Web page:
You expect something called "The Lego Movie" to sell toys. You just don’t expect it to do so while offering up a subversive indictment of mindless consumerism.
And you’d certainly never expect it to be so goofily, out-of-left-field, guffawing-in-spite-of-yourself entertaining.
In an upset of "Miracle on Ice" proportions, the animated "The Lego Movie" is better than this weekend’s superior-pedigreed "The Monuments Men."
Let that sink in for a moment.
And we’re back.
Like the other residents of Bricksburg, construction worker Emmet (voiced by Chris Pratt) lives his life according to his instruction manual.
At work, he tears down any buildings deemed "weird" by President Business (Will Ferrell) and replaces them with cookie-cutter structures.
His favorite song, the mindless "Everything Is Awesome," is everyone else’s favorite song. The same goes for the asinine "Where Are My Pants?," his favorite TV show. His favorite place to eat? "Any chain restaurant." And he gleefully buys $37 coffees because that’s what he’s been told to do.
But Emmet’s outlook is changed forever when he’s discovered by resistance leader Wyldstyle (Elizabeth Banks) and deemed to be The Special, the one true hero who has been prophesied to stop President Business, who’s really the supervillain Lord Business in disguise, from destroying the world. On Taco Tuesday, no less.
The Special has been foretold to be the most talented, most important, most interesting, most extraordinary person in the universe. He’s basically the Lego equivalent of the Dos Equis guy. The hitch? The only thing special about Emmet is his complete and utter lack of specialness.
Written and directed by Phil Lord and Christopher Miller ("Cloudy With a Chance of Meatballs"), "The Lego Movie" is pitched somewhere in the vicinity of "Robot Chicken," those "TV Funhouse" shorts Robert Smigel did for "Saturday Night Live" and the results of turning a dozen 12-year-olds loose in a toy warehouse after plying them with buckets of Cap’n Crunch doused in Red Bull and just a hint of PCP.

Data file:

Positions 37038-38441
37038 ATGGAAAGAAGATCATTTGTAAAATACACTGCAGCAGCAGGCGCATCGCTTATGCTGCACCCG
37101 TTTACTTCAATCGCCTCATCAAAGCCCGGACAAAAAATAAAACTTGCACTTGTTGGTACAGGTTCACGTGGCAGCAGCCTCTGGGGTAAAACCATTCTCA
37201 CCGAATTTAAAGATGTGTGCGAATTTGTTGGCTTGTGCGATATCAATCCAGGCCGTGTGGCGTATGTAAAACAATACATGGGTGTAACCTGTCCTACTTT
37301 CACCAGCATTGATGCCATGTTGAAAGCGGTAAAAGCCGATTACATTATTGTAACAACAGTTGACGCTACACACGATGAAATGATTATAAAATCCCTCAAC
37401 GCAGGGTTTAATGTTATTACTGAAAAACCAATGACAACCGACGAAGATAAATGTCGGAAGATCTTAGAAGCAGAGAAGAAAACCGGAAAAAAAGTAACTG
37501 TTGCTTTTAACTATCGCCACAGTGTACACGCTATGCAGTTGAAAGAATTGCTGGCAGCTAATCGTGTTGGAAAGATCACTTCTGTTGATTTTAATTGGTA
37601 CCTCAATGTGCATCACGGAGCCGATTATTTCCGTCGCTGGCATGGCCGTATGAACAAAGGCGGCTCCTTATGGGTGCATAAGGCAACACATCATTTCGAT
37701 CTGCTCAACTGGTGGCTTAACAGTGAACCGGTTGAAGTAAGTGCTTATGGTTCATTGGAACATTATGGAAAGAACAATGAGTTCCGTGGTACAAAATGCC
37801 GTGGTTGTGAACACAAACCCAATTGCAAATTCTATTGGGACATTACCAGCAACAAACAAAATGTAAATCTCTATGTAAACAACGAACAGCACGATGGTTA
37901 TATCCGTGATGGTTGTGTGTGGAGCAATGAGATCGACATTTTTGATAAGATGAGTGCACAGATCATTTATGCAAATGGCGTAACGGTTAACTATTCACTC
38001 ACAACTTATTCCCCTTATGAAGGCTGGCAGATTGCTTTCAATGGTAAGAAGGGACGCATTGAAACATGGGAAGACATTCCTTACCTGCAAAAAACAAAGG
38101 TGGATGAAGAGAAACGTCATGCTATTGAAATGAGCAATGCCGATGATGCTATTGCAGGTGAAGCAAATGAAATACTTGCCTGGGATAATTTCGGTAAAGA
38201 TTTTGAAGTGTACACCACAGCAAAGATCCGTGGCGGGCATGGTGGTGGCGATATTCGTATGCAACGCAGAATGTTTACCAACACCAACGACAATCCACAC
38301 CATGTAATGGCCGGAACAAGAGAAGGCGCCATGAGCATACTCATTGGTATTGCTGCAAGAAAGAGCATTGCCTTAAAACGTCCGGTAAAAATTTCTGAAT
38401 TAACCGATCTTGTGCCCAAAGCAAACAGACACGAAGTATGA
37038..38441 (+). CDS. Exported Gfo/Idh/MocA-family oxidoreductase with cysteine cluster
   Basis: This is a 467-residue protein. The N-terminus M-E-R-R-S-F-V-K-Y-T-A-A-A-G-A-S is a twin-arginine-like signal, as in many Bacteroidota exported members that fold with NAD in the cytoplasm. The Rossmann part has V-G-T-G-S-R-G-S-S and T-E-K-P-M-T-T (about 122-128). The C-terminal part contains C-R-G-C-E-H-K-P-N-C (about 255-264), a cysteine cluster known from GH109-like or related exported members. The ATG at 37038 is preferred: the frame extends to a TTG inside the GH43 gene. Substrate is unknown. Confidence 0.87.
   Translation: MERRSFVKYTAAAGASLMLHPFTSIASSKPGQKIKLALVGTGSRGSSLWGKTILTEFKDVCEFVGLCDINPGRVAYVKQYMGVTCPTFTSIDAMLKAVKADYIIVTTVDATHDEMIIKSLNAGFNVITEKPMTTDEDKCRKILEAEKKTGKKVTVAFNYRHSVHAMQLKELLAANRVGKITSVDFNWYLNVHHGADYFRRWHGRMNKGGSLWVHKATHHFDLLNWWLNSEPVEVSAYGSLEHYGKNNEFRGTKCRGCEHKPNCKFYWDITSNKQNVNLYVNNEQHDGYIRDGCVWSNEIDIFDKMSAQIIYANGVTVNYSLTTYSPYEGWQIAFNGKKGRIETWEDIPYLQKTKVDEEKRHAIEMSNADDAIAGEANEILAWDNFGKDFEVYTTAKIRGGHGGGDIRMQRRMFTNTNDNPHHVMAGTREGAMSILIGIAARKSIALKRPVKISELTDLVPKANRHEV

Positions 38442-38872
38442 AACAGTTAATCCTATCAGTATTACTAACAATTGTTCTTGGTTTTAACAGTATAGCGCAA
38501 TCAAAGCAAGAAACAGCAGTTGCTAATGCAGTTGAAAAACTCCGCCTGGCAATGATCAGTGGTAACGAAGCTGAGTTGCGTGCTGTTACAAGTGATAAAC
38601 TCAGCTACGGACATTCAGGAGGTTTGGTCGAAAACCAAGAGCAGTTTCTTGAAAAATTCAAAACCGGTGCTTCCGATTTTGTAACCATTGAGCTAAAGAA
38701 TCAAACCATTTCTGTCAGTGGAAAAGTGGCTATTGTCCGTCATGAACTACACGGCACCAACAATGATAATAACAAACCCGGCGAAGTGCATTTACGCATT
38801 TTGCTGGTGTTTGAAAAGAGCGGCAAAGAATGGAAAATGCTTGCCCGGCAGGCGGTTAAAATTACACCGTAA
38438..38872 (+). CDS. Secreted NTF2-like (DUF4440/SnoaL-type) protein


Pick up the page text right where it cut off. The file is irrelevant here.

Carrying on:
Emmet is so relentlessly, deliriously upbeat, he wishes a cheery "Good morning!" to the walls of his apartment. And his cohorts, Master Builders who never follow the instructions but can create anything they can dream up, are literal and figurative blockheads.
Unikitty (Alison Brie), part unicorn, part kitten as her name implies, is full of equal parts rainbows, sunshine and terrifying rage. The pirate Metal Beard (Nick Offerman) lost his body in battle and replaced it with spare parts, including a shark for one arm and a cannon for another. Loopy ’80s-era spaceman Benny (Charlie Day) clearly was deprived of oxygen during some of his missions. And, as the ancient seer Vitruvius, Morgan Freeman is allowed to cut loose even more than he did in "Last Vegas."
The most fun, though, is in the way "The Lego Movie" mashes up various worlds. It’s surely the only time you’ll see Gandalf interact with Dumbledore, watch Michelangelo share a scene with his Ninja Turtle counterpart and hear an order anything like, "Abraham Lincoln, you bring your space chair right back here."
The moments between Superman and a clingy Green Lantern are hilarious primarily because Channing Tatum and Jonah Hill, co-stars in Lord and Miller’s "21 Jump Street," provide the voices.
And anyone who complained when Ben Affleck was hired to play Batman in the "Man of Steel" sequel should send the Oscar winner a handwritten letter of apology after seeing "The Lego Movie’s" version of the Dark Knight. In the hands, err voice, of Will Arnett, this Batman is a bigger tool than anything you’d find in his utility belt.
Things get a bit sappy at the end, but you have to expect something in a kids movie to be aimed at actual kids. And even when the action descends into Michael Bay-style mayhem, the explosions are made with tiny Lego flames.
Full disclosure: "The Lego Movie" may have been so much fun because all evidence pointed to it’s being terrible. Going into it expecting to be overcome with joy may not produce the same results.
Still, the action-comedy unleashes more inventiveness than any movie with such crassly commercial source material since the original "Pirates of the Caribbean."
And, in doing so, it’s laid the building blocks for a welcome all-ages franchise.
Christopher Lawrence is an entertainment writer at the Las Vegas Review-Journal. Contact him at firstname.lastname@example.org.